The Covid-19 pandemic is a rapidly moving challenge. As countries and states scramble to meet this challenge in different ways, it can be difficult to follow and understand the data. Epidemiologists build models that incorporate a number of factors. But these are complex and must be updated as the data evolve.
As is often the case with data, the most extreme cases are both the most interesting and the ones that prompt action. In the pandemic, we want to know about places that have been particularly successful in managing the challenge (so that perhaps we can learn from them) and places whose failures are out of line (so that perhaps they can improve). But extreme cases are just the ones that models struggle to account for.
To identify a case as extraordinary, we must compare it to a base model. After all, there will always be a country with the most Covid cases. The question of interest is whether it has more cases than we should expect of the Covid leader.
In this note, we suggest a simple graphical tool based on a regularity in counted data that applies widely but does not depend on theory or require any special conditions. Figure 1 shows an example.
Figure 1: Number of Covid cases (plotted on a log scale) vs the rank for 171 countries of the world. (Data on 6 November 2020 from CNN.)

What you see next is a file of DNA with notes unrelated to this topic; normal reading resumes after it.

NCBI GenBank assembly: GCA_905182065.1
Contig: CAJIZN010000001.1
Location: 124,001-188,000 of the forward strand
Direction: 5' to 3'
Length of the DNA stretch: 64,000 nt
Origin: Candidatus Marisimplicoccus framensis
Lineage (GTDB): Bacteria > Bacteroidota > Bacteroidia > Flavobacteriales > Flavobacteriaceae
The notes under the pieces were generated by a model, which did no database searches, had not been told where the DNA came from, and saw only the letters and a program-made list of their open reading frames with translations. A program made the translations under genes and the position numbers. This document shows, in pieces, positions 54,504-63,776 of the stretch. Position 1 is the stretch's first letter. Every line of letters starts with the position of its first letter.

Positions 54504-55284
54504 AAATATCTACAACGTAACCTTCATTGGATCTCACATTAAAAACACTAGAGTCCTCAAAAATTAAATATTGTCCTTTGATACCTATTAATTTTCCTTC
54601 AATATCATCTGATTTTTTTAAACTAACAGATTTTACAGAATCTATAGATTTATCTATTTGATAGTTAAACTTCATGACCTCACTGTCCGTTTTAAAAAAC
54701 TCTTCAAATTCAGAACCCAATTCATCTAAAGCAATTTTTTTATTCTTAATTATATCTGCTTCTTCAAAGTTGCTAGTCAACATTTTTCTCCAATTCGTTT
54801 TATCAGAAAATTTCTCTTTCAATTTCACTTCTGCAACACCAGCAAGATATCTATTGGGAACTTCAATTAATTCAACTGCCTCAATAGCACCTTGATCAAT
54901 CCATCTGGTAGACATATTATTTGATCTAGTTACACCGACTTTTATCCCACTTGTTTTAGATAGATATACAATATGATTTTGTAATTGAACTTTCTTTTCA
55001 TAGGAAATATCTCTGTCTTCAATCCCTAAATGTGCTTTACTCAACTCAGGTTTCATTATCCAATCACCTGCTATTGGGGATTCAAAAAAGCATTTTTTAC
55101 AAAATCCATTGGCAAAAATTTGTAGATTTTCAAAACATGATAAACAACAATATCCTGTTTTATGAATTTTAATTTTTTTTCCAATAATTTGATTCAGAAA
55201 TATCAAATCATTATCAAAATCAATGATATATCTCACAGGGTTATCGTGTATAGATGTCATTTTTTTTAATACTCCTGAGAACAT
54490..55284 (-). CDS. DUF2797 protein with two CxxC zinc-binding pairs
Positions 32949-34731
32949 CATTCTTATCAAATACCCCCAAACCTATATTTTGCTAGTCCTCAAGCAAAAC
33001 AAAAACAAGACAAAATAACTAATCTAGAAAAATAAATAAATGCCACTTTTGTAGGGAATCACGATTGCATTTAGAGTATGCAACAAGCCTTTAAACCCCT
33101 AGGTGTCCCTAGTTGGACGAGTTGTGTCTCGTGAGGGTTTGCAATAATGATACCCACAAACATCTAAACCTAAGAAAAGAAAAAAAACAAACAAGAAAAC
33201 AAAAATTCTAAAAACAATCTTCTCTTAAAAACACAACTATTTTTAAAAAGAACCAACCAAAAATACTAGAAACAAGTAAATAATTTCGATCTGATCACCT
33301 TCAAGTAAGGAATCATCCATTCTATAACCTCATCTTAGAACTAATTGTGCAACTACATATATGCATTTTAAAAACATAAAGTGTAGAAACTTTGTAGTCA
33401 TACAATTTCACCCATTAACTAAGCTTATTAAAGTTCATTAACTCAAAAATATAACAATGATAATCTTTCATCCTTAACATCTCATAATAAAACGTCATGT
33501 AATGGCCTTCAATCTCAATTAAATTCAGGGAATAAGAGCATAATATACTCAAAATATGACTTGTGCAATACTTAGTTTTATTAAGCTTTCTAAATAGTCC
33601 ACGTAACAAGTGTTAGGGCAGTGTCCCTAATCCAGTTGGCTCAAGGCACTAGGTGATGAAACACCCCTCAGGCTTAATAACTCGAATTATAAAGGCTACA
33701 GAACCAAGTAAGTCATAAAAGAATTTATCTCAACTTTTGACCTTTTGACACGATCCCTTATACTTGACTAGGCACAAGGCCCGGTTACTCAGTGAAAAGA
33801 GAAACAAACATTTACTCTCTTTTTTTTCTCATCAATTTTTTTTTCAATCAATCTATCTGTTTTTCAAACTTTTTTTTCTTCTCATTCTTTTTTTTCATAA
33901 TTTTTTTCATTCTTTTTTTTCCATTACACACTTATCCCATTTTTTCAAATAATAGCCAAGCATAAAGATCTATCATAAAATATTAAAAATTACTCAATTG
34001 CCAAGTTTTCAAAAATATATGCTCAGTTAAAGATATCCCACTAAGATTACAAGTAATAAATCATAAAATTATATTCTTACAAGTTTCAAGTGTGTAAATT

Figure 1 plots the frequency of the reported number of Covid cases (on a log scale) in each of 171 countries of the world vs the rank of these counts. Remarkably, the body of the plot is quite linear. And it is this regularity that makes the three points plotted in red stand out — not just as countries with more cases of Covid-19, but as countries with substantially more cases than we should expect. (Keep in mind the logarithmic scaling of the y-axis.) That suggests a different process or circumstance. In fact, those outliers are (in order from bottom to top) Brazil, India, and the United States. We know from news reports that all three of those countries have had policies for dealing with the pandemic that differ from the approach taken by most other countries of the world. The plot suggests that the failure of those approaches has had unfortunate consequences.
The idea of plotting log counts against rank is an example of what is commonly called Zipf’s law. George Kingsley Zipf (1902-1950) was an American linguist and philologist who studied the occurrences of words in different languages. He discovered that the frequency of words in every language he studied declined from the most commonly used words to those of lesser use in a remarkably regular pattern. He then confirmed the same general pattern on widely disparate data sets. He is the eponymous source for a “law” that lays out his findings more precisely.
(The French stenographer Jean-Baptiste Estoup (1868–1950) appears to have noticed the regularity before Zipf. It was also noted in 1913 by German physicist Felix Auerbach (1856–1933).1 It thus is an example of another “law”, Stigler’s law of eponymy, which states that eponymously named laws have usually not been discovered by their namesakes, which he attributes to the sociologist Robert K. Merton.2)